UK - Property industry representatives have criticised UK chancellor George Osborne's decision not to pursue the introduction of mortgage REITs in his Budget on Wednesday.
The British Property Federation (BPF) said the government had missed an opportunity to create "a new source of loan capital for an industry that is finding itself increasingly starved of debt".
Peter Cosmetatos, finance director at the BPF, said the earliest possible implementation date would be in 2014, even if the Chancellor returned to the consultation in next year's Budget.
"There is every reason to believe that market pressure on banks and regulatory changes could shift appetite in the coming months," he said. "It is unwise for the Treasury to have ruled out one source of property debt for the next three years."
Ernst & Young tax partner Marion Cane said the Treasury had told her it had not seen "sufficiently compelling evidence" to launch a consultation.
"It will take the market time to build up significant portfolios of debt," she added.
"Banks can't sit on debt waiting, and refinancing is coming up in the next couple of years. The Treasury has missed the boat - even though, in the longer term, the market will need mortgage REITs and other solutions."
Meanwhile, there was a muted welcome for the government's announcement that it would consult over the introduction of a social housing REIT regime.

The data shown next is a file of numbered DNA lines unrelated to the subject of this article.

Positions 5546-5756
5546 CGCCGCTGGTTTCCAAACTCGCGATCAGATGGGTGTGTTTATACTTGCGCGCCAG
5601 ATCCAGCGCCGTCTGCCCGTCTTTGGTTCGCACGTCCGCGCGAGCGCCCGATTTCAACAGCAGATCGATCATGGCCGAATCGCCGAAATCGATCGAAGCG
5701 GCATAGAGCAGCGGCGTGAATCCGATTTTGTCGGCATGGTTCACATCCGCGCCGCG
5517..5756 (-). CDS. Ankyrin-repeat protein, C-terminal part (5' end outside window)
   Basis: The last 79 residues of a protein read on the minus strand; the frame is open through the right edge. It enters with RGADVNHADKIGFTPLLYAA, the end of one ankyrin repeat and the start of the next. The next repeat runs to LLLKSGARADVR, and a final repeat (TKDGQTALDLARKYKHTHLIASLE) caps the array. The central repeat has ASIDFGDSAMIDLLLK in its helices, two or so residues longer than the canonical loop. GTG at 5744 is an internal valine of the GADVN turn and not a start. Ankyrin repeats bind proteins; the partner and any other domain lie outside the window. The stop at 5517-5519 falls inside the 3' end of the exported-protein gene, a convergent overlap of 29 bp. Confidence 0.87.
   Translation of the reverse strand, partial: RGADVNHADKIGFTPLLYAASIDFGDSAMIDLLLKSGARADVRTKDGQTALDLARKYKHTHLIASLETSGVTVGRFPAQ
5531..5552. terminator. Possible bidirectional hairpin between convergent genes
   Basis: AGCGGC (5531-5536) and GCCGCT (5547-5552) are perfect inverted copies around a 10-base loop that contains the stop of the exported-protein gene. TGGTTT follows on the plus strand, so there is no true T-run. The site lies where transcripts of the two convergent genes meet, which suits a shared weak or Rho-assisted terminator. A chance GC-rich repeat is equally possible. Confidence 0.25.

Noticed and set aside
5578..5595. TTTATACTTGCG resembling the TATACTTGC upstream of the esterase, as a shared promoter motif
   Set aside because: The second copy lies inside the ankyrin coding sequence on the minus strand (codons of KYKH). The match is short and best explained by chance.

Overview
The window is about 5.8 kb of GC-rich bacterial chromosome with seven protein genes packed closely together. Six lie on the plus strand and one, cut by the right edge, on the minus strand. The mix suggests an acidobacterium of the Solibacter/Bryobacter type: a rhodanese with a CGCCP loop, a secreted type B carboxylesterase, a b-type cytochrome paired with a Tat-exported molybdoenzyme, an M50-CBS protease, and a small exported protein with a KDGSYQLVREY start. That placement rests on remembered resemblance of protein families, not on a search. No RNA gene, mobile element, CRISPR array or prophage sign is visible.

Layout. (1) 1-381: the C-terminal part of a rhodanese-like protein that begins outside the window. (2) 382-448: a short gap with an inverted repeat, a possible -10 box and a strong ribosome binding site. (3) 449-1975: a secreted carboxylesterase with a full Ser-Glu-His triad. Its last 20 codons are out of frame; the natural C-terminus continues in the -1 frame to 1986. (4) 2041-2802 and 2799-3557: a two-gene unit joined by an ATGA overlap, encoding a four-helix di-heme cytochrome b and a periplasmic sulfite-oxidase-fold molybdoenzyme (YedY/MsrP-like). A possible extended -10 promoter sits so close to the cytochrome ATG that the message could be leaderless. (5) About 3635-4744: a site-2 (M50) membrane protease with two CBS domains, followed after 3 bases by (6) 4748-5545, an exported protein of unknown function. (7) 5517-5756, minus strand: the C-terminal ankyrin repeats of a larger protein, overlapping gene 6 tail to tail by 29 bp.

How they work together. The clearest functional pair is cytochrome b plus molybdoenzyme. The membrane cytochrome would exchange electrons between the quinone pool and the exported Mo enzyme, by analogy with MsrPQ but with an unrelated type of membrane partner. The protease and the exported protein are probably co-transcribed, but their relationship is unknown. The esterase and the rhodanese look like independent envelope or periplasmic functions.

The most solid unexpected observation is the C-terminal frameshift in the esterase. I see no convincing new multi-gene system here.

However, some in the industry appeared bemused over the decision to consult over social housing REITs but not residential REITs more broadly.
Cosmetatos told IP Real Estate: "In broad policy terms, it would make more sense to take forward residential opportunities rather than focusing solely on social housing. I just don't understand why they've set the scope so narrowly."
He added: "I have to feel optimistic over the decision to launch a consultation, but we've had a consultation before. The industry told what it wanted from residential REITs and nothing happened."
Cane pointed to hurdles to the introduction of social housing REITs, including the treatment of the ‘churn' within the portfolio that would be required to generate sufficient yield to attract institutional investors but which would currently also attract tax.
She said the consultation would need to address some kind of safe harbour for transactions, and to decide what would happen to subsidies currently sustaining the social housing sector.
In his Budget statement, the chancellor said the government would consult specifically on whether to change the treatment of income received by a REIT when it invests in another REIT - effectively signalling the government's willingness to reconsider REITs' ability to form efficient joint ventures.
The BPF welcomed the move, saying it would help stimulate investment and improve liquidity in the property sector.